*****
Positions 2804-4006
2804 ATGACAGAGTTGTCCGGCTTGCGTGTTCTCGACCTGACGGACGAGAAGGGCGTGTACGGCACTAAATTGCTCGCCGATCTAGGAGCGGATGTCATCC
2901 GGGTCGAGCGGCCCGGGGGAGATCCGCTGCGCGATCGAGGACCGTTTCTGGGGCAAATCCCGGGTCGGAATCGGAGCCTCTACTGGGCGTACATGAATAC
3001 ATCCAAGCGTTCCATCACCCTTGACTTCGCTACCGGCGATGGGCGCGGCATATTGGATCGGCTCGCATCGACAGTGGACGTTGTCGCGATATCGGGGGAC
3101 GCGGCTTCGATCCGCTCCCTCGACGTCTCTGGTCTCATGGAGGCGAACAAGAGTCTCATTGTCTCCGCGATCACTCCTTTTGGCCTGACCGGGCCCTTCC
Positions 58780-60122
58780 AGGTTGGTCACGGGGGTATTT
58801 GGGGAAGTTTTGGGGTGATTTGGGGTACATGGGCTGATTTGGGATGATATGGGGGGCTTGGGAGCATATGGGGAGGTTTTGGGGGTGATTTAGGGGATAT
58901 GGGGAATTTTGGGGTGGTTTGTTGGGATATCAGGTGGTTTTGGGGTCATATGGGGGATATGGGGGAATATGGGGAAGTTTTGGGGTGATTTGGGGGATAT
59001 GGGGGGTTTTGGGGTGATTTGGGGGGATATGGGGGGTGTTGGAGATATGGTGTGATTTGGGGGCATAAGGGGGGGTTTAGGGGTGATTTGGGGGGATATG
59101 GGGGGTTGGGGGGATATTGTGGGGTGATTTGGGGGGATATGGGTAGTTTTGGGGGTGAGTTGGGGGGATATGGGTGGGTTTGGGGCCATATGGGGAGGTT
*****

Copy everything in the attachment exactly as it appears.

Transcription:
Positions 2804-4006
2804 ATGACAGAGTTGTCCGGCTTGCGTGTTCTCGACCTGACGGACGAGAAGGGCGTGTACGGCACTAAATTGCTCGCCGATCTAGGAGCGGATGTCATCC
2901 GGGTCGAGCGGCCCGGGGGAGATCCGCTGCGCGATCGAGGACCGTTTCTGGGGCAAATCCCGGGTCGGAATCGGAGCCTCTACTGGGCGTACATGAATAC
3001 ATCCAAGCGTTCCATCACCCTTGACTTCGCTACCGGCGATGGGCGCGGCATATTGGATCGGCTCGCATCGACAGTGGACGTTGTCGCGATATCGGGGGAC
3101 GCGGCTTCGATCCGCTCCCTCGACGTCTCTGGTCTCATGGAGGCGAACAAGAGTCTCATTGTCTCCGCGATCACTCCTTTTGGCCTGACCGGGCCCTTCC
Positions 58780-60122
58780 AGGTTGGTCACGGGGGTATTT
58801 GGGGAAGTTTTGGGGTGATTTGGGGTACATGGGCTGATTTGGGATGATATGGGGGGCTTGGGAGCATATGGGGAGGTTTTGGGGGTGATTTAGGGGATAT
58901 GGGGAATTTTGGGGTGGTTTGTTGGGATATCAGGTGGTTTTGGGGTCATATGGGGGATATGGGGGAATATGGGGAAGTTTTGGGGTGATTTGGGGGATAT
59001 GGGGGGTTTTGGGGTGATTTGGGGGGATATGGGGGGTGTTGGAGATATGGTGTGATTTGGGGGCATAAGGGGGGGTTTAGGGGTGATTTGGGGGGATATG
59101 GGGGGTTGGGGGGATATTGTGGGGTGATTTGGGGGGATATGGGTAGTTTTGGGGGTGAGTTGGGGGGATATGGGTGGGTTTGGGGCCATATGGGGAGGTT